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    Superficial BCC
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    PIgmented BCC

    Seborrheic Keratosis

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    Seborrheic keratosis -lackluster appearance
    Seborrheic keratosis is the most common type of benign epidermal tumor.  They are a common cause of dermatologist referrals due to their variable appearance, and may appear similar to certain types of skin cancers.  SKs initially appear as well-circumscribed patches that are dull, flat, tan, or brown. 

    As they grow and evolve, they become more papular, appearing as if they were "stuck on."  The color of the lesions can range from pale white to black, and differentiating SKs from melanoma can at times be difficult.  It is very important to evaluate any lesion that is growing rapidly, symptomatic, or unusual for the particular patient.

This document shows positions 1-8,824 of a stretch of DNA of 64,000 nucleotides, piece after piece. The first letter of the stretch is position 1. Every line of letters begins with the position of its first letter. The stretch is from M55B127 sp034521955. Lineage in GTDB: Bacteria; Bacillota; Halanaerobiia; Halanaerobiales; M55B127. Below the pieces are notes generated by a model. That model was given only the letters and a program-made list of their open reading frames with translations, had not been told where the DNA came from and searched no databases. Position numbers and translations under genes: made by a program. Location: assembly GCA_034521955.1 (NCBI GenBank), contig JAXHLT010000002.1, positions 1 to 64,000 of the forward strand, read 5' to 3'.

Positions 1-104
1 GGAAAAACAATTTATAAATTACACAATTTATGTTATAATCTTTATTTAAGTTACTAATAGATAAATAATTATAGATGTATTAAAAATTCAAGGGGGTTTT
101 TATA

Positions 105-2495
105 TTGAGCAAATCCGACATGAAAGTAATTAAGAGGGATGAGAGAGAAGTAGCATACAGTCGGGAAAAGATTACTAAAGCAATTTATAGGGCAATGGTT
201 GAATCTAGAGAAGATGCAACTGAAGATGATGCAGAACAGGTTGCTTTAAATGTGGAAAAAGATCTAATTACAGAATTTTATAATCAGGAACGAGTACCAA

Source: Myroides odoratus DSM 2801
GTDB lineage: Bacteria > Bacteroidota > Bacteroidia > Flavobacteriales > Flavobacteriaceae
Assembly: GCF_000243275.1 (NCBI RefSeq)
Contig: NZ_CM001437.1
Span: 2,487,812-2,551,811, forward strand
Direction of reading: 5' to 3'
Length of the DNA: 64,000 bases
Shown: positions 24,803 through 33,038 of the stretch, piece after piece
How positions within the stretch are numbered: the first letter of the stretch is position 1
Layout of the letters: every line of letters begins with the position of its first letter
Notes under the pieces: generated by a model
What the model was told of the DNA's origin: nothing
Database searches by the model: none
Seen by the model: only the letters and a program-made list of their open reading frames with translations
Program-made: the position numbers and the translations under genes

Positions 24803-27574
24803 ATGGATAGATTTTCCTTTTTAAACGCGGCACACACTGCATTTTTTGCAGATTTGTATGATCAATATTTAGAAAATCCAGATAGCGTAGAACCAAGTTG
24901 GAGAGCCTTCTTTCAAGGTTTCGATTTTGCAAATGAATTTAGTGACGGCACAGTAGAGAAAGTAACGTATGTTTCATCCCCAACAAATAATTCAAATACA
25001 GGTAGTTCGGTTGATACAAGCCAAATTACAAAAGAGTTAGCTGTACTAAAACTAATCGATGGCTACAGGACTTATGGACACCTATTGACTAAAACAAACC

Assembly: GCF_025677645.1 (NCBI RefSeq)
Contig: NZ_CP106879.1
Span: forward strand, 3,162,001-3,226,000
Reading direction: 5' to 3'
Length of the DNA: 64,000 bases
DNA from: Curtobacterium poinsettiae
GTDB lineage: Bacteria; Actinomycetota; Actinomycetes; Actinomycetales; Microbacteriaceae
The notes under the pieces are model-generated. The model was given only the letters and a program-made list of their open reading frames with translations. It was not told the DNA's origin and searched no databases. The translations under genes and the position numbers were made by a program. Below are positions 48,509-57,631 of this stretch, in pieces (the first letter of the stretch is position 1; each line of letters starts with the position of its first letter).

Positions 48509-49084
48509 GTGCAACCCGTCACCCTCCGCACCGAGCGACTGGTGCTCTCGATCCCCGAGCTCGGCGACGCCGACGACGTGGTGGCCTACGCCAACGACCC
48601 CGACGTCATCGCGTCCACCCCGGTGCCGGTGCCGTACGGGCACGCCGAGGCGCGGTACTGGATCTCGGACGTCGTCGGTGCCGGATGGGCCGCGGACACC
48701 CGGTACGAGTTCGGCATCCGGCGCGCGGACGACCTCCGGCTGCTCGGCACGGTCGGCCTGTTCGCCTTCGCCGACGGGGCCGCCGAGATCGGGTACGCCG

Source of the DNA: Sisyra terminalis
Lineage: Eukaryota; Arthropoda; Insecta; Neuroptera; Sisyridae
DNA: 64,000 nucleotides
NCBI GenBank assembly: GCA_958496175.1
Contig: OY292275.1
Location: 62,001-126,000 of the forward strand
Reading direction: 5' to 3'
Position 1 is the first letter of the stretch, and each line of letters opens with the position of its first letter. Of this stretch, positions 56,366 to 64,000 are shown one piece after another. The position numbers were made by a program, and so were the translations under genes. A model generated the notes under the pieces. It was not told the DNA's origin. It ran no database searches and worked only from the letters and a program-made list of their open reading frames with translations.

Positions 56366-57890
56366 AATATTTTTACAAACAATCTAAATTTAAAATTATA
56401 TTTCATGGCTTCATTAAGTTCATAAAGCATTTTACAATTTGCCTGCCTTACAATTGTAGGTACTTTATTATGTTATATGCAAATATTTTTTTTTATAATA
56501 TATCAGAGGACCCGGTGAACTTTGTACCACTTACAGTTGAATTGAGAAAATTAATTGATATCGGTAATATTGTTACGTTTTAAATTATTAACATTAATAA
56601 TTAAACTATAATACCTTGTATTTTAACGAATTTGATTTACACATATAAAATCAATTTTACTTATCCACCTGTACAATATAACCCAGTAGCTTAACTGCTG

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    Multiple small seborrheic keratoses
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    Multiple reticulated seborrheic keratoses

    Actinic Keratosis

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    AKs on sun damaged skin
    Actinic keratoses (AKs) are cutaneous neoplasms of proliferating keratinocytes which develop after prolonged exposure to UV light.  AKs have traditionally been known as precancerous lesions with the potential to develop into squamous cell carcinoma.  They are clinically important, not only because they may become squamous cell cancers, but because they are strong predictors of patient risk for developing melanoma and other skin cancers.  Individuals with AKs should be closely monitored and screened for the prevention and detection of skin cancers.  A full body skin exam is very important, including lower extremities.